Adoption is a legal process that involves numerous individuals and entities.
In the case of grandparent adoptions in Georgia, these players have distinct roles to play in ensuring the best possible outcome for the adoptee grandchild.
At Your Law Firm, we want to help you be as informed as possible about the grandparent adoption process.
That’s why we made this page, so you can know who all the possible ‘players’ will be in your journey to adopt your grandchild or grandchildren.
Let’s dive right in.
Adopting Grandparent or Grandparents
In Georgia, a grandparent or great-grandparent can initiate the adoption process whether they are single or married.
If married, both spouses must jointly adopt the grandchild.
This provision allows for the continuity of care and legal responsibility from both grandparents, ensuring the welfare of the child.
Adoptee Grandchild or Grandchildren
This is the child or children seeking to be adopted by their grandparents.
For older children, it’s important to note that the consent of the grandchild is paramount if they are 14 years or older.
The law in Georgia respects the autonomy of older children, recognizing their capacity to make decisions about their lives.
Their agreement to be adopted by their grandparents is crucial in the adoption process, for 14 or older children.
Biological and Legal Parents
While biological and legal parents are not parties to the adoption, their rights must be considered.
If there's no surrender of rights from them, the court must be petitioned to terminate their parental rights.
They must also be notified of this action and the ensuing court hearing.
This is an essential step in respecting the constitutional rights of the parents involved.
At the termination of parental rights hearing, the mother or father will be allowed to present evidence and argue to the court why their parental rights should not be terminated.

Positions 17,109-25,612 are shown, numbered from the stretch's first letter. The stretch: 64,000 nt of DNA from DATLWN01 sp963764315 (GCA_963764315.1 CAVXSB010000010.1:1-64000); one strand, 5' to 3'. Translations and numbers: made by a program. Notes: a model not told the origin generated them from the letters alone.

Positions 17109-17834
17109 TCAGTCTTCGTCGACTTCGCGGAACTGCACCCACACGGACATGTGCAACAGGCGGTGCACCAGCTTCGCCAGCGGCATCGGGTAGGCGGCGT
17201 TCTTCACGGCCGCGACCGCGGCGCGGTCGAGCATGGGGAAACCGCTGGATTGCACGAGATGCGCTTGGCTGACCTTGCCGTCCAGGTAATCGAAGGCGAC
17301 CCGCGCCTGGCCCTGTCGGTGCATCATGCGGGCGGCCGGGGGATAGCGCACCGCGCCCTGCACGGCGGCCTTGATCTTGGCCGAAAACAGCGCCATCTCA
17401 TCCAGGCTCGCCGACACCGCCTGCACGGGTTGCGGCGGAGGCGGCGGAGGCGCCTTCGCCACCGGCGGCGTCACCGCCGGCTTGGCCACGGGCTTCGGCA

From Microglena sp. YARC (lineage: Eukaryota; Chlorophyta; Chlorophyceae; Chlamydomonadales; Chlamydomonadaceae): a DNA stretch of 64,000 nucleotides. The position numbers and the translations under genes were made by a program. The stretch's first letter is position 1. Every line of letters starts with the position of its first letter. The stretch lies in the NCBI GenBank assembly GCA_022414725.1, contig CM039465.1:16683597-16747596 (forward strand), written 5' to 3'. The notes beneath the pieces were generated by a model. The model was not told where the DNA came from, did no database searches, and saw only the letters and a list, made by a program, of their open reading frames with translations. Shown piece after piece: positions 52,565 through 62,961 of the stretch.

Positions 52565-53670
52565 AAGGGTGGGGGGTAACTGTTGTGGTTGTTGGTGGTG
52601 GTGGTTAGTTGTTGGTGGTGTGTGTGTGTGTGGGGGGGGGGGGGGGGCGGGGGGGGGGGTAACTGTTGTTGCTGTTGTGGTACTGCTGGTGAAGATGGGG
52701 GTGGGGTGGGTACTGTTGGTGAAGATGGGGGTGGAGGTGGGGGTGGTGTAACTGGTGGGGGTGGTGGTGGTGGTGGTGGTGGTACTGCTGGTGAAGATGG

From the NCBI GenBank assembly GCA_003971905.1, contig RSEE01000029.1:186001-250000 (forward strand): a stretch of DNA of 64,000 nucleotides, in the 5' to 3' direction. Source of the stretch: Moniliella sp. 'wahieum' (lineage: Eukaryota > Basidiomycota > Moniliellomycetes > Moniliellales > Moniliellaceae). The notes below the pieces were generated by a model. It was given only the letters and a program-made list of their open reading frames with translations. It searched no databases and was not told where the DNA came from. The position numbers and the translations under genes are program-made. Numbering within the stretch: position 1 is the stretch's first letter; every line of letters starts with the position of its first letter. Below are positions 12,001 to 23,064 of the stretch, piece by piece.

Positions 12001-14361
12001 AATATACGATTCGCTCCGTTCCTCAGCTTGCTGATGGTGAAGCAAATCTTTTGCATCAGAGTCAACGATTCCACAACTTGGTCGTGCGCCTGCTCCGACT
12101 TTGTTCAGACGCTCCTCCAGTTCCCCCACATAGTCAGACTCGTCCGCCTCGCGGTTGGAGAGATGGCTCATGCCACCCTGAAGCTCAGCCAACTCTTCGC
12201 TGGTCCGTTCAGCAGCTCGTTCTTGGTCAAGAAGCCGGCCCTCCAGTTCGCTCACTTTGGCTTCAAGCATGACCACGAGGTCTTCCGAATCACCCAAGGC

The adoption cannot move forward until the parent’s rights are either voluntarily surrendered or terminated by a court order.
Grandparent Adoption Attorney
Although an attorney is not a mandatory requirement in Georgia, we highly recommend partnering with an experienced local grandparent adoption attorney.
An attorney can ensure your case is presented optimally, especially when petitioning for termination of parental rights.
Remember, you only get one shot at this.
Court investigators are present in most large counties in Georgia.
They receive the results of your background check and conduct a home study if applicable.
This service, ordered by the court, comes at a cost to the adopting grandparents.
Guardian ad Litem
A guardian ad litem is appointed in contested cases or when the judge needs to ascertain what is in the best interest of the child.
Their job is to conduct an independent investigation focusing on the child's welfare.
The cost of this service depends on the judge's orders.
In larger counties, a specific clerk handles adoption cases.
They review all filings and ensure that the file is complete and protected under seal.
If there are deficiencies in your adoption petition or subsequent supporting documents, the adoptions clerk will let you know.
Judge and Judge’s Staff
A judge will oversee your grandparent adoption case.
They will hear your case and any termination of parental rights hearings.
Coordination with the judge's staff ensures timely court dates and proper documentation of the hearing.
Intervening parties come into play in contested grandparent adoptions.
These can be other relatives, foster parents seeking to adopt the child, or a biological father trying to legitimate and become the legal father.
It’s important to have your evidence and case ready to back up why you, and not these other parties, should be granted the right to adopt your grandchild - and that it is in your grandchild’s best interest for this to happen as well.
In cases where the Department of Family and Child Services (DFCS) is involved in moving to terminate the parental rights, DFCS workers play a significant role in the adoption process.
DFCS, through the Special Assistant Attorney General (SAAG), is allowed to be a party to the adoption process, when appropriate.
Navigating through a grandparent adoption in Georgia involves understanding the roles of various players and complying with legal requirements.
Engaging an experienced attorney can provide invaluable help, ensuring a smooth process that upholds the best interests of the child.
At Your Law Firm, we are committed to providing expert legal guidance throughout this journey.
Give us a call today to discuss your options in adopting your grandchild in Georgia. We are happy to help any way we can.